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Garfield Place Historic District


Houses in the Garfield Place Historic District, Poughkeepsie, NY, National Register

Photo: Houses in the Garfield Place Historic District, Poughkeepsie, NY. The Historic District was listed on the National Register of Historic Places in 1972. Photographed by User:Daniel Case (own work), 2008, [cc-by-3.0 (http://creativecommons.org/licenses/by/3.0)], via Wikimedia Commons, accessed January, 2014.

The Garfield Place Historic District was listed on the National Register of Historic Places in 1972. Portions of the content on this web page were adapted from a copy of the original nomination document. [1] Adaptation copyright © 2009, The Gombach Group.

Description

Situated on the summit of a hill which overlooks the Hudson Valley to the west and the heart of the city of Poughkeepsie to the northwest, the Garfield Place Historic District extends the length of tree-lined Garfield Place from Montgomery Street on the north to Franklin Street on the south. It is bounded on the west by South Avenue and by the rear property lines of three lots, and on the east by the rear property lines of the pertinent lots. Consisting of approximately three city blocks, the Garfield Place Historic District includes twenty-five dwellings and several dependencies.

The Garfield Place Historic District is distinctly uniform in its scale, character, and integrity. Constructed primarily during the second quarter of the nineteenth century, the dwellings display the variety of silhouettes, facade arrangement, and decorative detail characteristic of that period. The simplest structures are represented by: 69 Montgomery Street (ca.1849), a simple, three-bay-square structure with a gable roof; and 37 Garfield Place (ca.1882), a cross-gabled frame dwelling sheathed by shingles and by clapboards in a variety of patterns.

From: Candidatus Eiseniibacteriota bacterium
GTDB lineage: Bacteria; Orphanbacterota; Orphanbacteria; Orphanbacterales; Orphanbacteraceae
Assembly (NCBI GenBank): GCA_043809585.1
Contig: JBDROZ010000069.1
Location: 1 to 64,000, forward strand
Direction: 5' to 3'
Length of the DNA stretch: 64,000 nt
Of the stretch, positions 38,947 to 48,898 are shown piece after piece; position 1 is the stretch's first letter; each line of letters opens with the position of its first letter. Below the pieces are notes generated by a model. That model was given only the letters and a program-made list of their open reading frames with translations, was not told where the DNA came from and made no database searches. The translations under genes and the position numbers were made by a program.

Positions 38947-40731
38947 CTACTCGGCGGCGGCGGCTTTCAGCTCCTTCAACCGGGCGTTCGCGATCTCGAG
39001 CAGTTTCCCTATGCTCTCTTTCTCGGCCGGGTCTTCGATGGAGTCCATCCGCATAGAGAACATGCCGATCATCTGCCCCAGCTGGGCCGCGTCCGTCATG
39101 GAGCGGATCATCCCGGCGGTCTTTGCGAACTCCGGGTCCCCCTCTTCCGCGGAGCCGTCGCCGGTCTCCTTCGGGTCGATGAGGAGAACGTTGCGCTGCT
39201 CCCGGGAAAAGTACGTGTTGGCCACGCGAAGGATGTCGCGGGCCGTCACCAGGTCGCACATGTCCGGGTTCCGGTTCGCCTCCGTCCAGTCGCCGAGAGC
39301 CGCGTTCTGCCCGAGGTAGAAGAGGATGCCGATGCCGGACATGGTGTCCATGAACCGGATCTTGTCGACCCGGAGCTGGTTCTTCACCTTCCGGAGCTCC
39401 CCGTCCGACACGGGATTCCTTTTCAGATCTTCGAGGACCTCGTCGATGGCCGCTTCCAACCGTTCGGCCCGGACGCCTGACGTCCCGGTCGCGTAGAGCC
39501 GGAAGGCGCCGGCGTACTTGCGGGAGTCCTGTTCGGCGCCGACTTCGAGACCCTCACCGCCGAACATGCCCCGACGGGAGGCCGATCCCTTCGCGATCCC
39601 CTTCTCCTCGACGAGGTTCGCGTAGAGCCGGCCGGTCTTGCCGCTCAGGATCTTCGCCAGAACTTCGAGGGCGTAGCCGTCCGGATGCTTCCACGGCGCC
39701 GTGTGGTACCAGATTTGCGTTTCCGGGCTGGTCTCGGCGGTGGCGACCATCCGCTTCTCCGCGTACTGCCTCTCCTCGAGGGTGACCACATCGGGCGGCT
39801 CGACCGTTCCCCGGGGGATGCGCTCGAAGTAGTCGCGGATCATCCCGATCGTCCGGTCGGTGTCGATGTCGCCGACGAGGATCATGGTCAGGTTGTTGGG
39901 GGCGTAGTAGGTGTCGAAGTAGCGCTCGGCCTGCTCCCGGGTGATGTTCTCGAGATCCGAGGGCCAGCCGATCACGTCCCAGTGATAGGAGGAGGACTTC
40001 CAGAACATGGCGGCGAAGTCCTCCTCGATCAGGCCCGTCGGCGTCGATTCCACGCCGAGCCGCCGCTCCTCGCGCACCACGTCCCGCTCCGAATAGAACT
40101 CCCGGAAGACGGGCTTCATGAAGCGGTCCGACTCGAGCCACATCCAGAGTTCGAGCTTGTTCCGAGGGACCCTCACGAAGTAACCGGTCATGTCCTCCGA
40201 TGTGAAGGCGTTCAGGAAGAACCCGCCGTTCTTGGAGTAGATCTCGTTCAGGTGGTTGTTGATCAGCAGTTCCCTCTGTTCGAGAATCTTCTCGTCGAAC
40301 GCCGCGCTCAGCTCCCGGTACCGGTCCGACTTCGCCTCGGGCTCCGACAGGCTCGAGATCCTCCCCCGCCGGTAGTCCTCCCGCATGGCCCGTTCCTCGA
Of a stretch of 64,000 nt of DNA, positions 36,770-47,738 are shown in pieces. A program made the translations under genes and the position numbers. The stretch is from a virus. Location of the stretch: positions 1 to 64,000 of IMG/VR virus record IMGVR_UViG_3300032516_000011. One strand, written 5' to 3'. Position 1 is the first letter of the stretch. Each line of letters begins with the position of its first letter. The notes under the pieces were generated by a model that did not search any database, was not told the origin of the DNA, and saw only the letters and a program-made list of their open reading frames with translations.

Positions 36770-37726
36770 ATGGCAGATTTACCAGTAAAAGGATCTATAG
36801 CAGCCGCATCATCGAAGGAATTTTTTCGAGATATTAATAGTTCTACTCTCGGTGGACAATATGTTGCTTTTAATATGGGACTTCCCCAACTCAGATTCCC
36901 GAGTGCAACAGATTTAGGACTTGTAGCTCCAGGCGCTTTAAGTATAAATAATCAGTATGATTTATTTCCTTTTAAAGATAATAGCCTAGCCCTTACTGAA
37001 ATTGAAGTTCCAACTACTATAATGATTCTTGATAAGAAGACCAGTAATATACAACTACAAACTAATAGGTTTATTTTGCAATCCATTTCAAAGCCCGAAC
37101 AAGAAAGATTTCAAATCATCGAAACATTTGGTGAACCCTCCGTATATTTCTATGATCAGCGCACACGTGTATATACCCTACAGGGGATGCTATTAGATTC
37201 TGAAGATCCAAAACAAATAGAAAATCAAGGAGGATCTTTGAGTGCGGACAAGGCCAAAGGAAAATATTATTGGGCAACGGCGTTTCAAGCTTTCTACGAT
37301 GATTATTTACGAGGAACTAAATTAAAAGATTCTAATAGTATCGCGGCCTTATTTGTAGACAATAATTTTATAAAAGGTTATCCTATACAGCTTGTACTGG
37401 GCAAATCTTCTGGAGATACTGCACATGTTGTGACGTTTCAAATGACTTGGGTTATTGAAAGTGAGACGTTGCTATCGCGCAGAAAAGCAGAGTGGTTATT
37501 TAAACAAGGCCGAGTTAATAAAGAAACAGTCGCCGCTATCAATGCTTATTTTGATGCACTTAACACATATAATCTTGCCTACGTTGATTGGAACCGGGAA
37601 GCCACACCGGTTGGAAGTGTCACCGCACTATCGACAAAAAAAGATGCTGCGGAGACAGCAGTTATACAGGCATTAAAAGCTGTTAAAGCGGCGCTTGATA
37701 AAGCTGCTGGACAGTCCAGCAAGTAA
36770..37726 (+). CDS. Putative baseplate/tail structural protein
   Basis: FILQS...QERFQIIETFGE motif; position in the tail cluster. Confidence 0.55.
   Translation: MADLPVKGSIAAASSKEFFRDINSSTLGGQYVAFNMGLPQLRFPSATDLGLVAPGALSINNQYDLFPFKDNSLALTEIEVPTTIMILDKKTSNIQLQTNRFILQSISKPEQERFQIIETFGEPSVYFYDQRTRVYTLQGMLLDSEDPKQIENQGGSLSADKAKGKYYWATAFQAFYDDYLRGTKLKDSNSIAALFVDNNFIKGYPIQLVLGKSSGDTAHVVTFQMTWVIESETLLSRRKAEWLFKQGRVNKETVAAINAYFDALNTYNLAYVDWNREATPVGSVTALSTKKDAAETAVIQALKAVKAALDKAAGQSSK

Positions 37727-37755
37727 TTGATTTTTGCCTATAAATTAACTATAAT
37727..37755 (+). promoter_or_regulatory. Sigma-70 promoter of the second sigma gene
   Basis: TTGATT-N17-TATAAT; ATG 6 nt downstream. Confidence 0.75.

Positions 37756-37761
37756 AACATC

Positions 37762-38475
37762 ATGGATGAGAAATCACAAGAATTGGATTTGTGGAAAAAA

Elaboration and variety is introduced in other cases by a variety of texture, pattern, color, massing and fenestration, and by the use of towers, brackets, gables, cupolas, porches, bay windows and dormers. Numbers 24 and 35 Garfield Place illustrate the degree of elaboration achieved by a significant number of structures in the district. The former (ca.1952) is a two-story wood frame structure five bays long on the front or east elevation, with a three-and-a-half story tower surrounded by a steep curved roof which is pierced by a series of dormer windows. The elaborate bracketed cornice and the variety of fenestration lend to the structure a lively and expressive character. Number 35 Garfield Place (ca.1873), three bays in length with a projecting central bay on the front elevation, is a polychrome stone dwelling dominated by a substantial mansard roof. Variety is especially prominent in the color, texture and fenestration.

The most recent major structures within the Garfield Place Historic District are 39 Garfield Place (1911), 2 Barclay Street (1913), 13 Garfield Place (1915), and 23 Garfield Place (1961-1962).

Among the dependencies which remain are an elaborate wooden kiosk (ca.1861) located between 19 and 23 Garfield Place, and a carriage house which now serves as a residence at 30 Garfield Place. The carriage house, a large but simple frame structure on a stone foundation, was built to serve the first resident of 28 Garfield Place, George Corlies, a partner in the development of the neighborhood.

Significance

Garfield Place is a district of significant architectural quality in the city of Poughkeepsie and serves as well as a tangible illustration of a segment of the city's social history. Located on the summit of a hill, the Garfield Place Historic District possesses distinction for its visual impact achieved by the consistency both of pretension in design and of its largely original character and integrity. Constructed primarily during the third quarter of the nineteenth century, the residences in the Garfield Place Historic District were an expression of the economic prosperity of a small industrial city.